One thing about dealing craps between 11 AM and 7 PM in a desert city an hour from my house, is it coincides awfully with what time the Rangers reach California television sets. Putting in 10-12 hour days 4-5 times a week hasn't allowed me to consume very much baseball while it's live, let alone being able to write about it with much verve in my off time. So for that, I'm sorry I can't be more on the ball.
This past weekend Texas secured a home series win by taking two out of three against the Giants, though it could have been a sweep about as easily as San Fran could have taken 2 of 3. From that standpoint, it was an odd weekend.
On Friday night, Nick Martinez out-dueled last year's World Series MVP, Madison Bumgarner, by throwing his first decent start (6.1 IP, 2 R, 7 H, 4 K, 2 BB) in I can't remember how long. (Okay I had to look it up: the last time Nick threw at least 6 innings and allowed 3 ER or less was June 20th against the White Sox.) Bumgarner allowed HRs to Adrian Beltre and Elvis Andrus (!).
Saturday, Cole Hamels made his Rangers debut, going 7.2 IP allowing 5 ER on 8 hits. The Rangers held a 7-4 advantage going into the 9th, but that quickly dissipated after Tanner Scheppers -- probably Texas's most hopeless reliever in 2015 -- gave up 3 runs on 2 hits without recording an out. San Francisco won it in the 11th.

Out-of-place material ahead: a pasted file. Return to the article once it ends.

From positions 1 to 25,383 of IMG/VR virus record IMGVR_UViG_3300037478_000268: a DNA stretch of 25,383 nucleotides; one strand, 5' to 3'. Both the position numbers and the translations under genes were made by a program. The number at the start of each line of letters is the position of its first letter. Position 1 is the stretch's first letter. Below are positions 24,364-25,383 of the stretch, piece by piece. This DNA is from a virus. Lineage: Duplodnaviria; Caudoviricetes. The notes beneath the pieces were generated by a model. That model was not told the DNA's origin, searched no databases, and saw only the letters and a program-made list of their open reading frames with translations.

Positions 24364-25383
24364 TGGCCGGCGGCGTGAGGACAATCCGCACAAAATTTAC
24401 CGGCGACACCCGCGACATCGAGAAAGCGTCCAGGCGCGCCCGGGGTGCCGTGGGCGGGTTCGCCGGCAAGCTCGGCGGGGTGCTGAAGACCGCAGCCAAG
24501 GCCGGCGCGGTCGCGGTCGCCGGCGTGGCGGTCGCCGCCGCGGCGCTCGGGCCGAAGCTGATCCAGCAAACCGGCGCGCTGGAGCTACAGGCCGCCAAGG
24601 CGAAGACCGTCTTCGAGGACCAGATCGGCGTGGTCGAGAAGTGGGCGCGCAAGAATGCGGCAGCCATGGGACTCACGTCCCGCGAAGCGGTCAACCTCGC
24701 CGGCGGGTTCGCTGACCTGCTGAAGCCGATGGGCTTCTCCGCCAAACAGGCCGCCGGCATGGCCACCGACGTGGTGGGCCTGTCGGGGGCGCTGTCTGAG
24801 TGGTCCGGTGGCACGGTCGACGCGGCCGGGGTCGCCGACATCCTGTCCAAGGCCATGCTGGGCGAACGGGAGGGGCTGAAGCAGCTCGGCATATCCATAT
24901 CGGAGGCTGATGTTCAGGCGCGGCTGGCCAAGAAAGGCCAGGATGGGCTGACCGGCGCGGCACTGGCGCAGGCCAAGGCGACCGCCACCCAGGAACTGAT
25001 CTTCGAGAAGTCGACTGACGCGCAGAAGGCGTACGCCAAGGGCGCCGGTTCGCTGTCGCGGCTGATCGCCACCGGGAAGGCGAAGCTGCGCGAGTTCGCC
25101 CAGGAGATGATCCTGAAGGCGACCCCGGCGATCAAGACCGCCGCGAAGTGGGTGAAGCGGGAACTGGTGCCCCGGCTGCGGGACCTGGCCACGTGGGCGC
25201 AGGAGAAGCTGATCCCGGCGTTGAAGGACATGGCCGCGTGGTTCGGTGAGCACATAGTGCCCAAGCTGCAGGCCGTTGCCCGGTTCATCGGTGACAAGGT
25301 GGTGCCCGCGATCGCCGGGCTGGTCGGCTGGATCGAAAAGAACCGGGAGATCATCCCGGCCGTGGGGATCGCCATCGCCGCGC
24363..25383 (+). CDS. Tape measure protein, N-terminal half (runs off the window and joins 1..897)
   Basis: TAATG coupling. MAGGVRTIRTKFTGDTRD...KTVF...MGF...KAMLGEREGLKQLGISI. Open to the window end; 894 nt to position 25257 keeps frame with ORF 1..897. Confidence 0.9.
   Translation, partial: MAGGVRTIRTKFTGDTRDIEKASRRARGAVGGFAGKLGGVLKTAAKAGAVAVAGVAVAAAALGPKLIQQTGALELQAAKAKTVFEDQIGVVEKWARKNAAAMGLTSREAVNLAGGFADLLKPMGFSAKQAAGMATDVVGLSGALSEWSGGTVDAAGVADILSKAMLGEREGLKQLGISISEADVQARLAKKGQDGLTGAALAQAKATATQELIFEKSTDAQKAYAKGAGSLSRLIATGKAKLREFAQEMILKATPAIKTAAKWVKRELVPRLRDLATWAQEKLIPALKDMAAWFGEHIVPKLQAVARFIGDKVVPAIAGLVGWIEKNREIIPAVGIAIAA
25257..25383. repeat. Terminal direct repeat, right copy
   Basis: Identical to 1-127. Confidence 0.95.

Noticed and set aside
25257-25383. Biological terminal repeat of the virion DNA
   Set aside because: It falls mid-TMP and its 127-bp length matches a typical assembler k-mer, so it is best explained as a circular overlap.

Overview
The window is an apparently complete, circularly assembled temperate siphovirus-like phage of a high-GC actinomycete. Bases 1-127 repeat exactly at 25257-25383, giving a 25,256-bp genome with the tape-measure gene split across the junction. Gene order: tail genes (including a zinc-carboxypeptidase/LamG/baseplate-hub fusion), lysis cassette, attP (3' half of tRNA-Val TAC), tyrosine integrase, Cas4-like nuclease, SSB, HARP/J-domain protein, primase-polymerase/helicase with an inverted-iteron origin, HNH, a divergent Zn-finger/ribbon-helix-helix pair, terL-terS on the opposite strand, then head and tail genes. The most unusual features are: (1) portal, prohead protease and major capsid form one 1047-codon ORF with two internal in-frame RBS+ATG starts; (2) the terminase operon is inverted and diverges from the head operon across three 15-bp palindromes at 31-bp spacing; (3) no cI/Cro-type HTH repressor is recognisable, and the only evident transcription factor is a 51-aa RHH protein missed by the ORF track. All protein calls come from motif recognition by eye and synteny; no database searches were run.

Yesterday Martin Perez captured our imaginations with a brilliant performance -- 8.1 IP, 2 H, 1 ER -- though, strangely was lifted in the 9th at only 80 pitches. Hard to fathom. Jake Diekman, who'd thrown the two days prior, promptly walked Nori Aoki on 4 pitches, and Jeff Banister called on Texas's other new acquisition, Sam Dyson.
Dyson allowed back-to-back singles, one by Matt Duffy to load the bases, the other a Buster Posey RBI single to left, making it 2-1. With the bases loaded and a 2-0 count, and with the Rangers bullpen poised to undo a surefire win for the second time in less than 24 hours, Hunter Pence banged a friendly two-hopper to Elvis Andrus for the game-ending double play.
Escaping with the win, the Rangers are back to 2 games below .500, and only 3.0 out of the second wild card spot. A lot of analysts pegged Texas as an afterthought, even after acquiring Cole Hamels, largely because they had 6 teams they needed to leapfrog for the WC2, even though they were only separated by 5 games at the time.
Odds are stacked against the Rangers to make the postseason -- I'd probably wager something in the 6/1 or 8/1 territory at the moment -- but the same is true for them as it is for all the other postseason contenders: someone is going to have to win 15 out of 20, or 27 out of 40 down the stretch, to get there. Do I think that's going to be the Rangers? Probably not. But the thought that it's August and there's still a chance has to be worth something.